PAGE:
Man vs. machine.
Photo: Oleksandr Rupeta/NurPhoto via Getty Images
Not much time passes these days between so-called major advancements in artificial intelligence. Yet researchers are not much closer than they were decades ago to the big goal: actually replicating human intelligence. That’s the most surprising revelation by a team of eminent scholars who just released the first in what is meant to be a series of annual reports on the state of AI.
The report is a great opportunity to finally recognize that the current methods we now know as AI and deep learning do not qualify as "intelligent." They are based on the "brute force" of computers and limited by the quantity and quality of available training data. Many experts agree.
The steering committee of "AI Index, November 2017" includes Stanford's Yoav Shoham and Massachusetts Institute of Technology's Eric Brynjolfsson, an eloquent writer who did much to promote the modern-day orthodoxy that machines will soon displace people in many professions. The team behind the effort tracked the activity around AI in recent years and found thousands of published papers (18,664 in 2016), hundreds of venture capital-backed companies (743 in July, 2017) and tens of thousands of job postings. It's a vibrant academic field and an equally dynamic market (the number of U.S. start-ups in it has increased by a factor of 14 since 2000).
All this concentrated effort cannot help but produce results. According to the AI Index, the best systems surpassed human performance in image detection in 2014 and are on their way to 100 percent results. Error rates in labeling images ("this is a dog with a tennis ball") have fallen to less than 2.5 percent from 28.5 percent in 2010. Machines have matched humans when it comes to recognizing speech in a telephone conversation and are getting close to at parsing the structure of sentences, finding answers to questions within a document and translating news stories from German into English. They have also learned to beat humans at poker and Pac-Man. But, the authors of the index wrote:
Tasks for AI systems are often framed in narrow contexts for the sake of making progress on a specific problem or application. While machines may exhibit stellar performance on a certain task, performance may degrade dramatically if the task is modified even slightly. For example, a human who can read Chinese characters would likely understand Chinese speech, know something about Chinese culture and even make good recommendations at Chinese restaurants. In contrast, very different AI systems would be needed for each of these tasks.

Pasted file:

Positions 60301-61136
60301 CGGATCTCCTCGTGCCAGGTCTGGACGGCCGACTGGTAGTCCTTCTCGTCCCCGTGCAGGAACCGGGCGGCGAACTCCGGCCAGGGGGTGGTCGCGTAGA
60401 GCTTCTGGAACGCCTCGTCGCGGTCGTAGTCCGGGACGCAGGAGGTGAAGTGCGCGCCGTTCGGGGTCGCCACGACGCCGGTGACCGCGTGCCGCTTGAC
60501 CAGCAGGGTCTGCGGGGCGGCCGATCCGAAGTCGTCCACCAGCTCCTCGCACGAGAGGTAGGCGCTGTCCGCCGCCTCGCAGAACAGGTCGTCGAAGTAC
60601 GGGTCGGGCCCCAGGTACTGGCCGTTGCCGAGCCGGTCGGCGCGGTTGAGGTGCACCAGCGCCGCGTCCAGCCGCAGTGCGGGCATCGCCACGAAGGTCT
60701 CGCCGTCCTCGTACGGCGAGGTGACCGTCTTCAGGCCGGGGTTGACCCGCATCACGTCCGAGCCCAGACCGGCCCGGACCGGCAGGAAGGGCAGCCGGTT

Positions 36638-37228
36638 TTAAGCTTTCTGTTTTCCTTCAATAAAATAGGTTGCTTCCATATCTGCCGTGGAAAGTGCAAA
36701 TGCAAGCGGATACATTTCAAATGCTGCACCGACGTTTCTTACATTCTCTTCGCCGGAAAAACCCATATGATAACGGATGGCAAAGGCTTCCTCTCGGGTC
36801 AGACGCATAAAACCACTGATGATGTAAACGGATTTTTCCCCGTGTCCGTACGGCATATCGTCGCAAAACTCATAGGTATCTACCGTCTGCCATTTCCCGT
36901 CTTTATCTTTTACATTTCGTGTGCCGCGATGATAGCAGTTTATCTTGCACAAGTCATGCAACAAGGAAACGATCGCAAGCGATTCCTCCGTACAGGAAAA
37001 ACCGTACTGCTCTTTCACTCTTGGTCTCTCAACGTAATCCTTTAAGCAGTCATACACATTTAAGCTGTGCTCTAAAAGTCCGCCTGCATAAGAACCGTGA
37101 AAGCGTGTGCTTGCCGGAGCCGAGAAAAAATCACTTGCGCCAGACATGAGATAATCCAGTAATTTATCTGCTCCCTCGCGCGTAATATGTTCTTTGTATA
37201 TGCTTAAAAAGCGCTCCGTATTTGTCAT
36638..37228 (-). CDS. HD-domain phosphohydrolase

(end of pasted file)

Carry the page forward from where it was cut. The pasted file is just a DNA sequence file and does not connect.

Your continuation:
The AI systems are such one-trick ponies because they're designed to be trained on specific, diverse, huge datasets. It could be argued that they still exist within philosopher John Searle's "Chinese Room." In that thought experiment, Searle, who doesn't speak Chinese, is alone in a room with a set of instructions, in English, on correlating sets of Chinese characters with other sets of Chinese characters. Chinese speakers are sliding notes in Chinese under the door, and Searle pushes his own notes back, following the instructions. They can be fooled into thinking his replies are intelligent, but that's not really the case. Searle devised the "Chinese Room" argument -- to which there have been dozens of replies and attempted rebuttals -- in 1980. But modern AI is still working in a way that fits his description.
Machine translation is one example. Google Translate, which has drastically improved since it started using neural networks, trains the networks on billions of lines of parallel text in different languages, translated by humans...
...up to us to keep this branch of computer science in its place by only giving it as much data as we're comfortable handing over -- and only using it for those applications in which it can't produce dangerously wrong results if fed lots of garbage.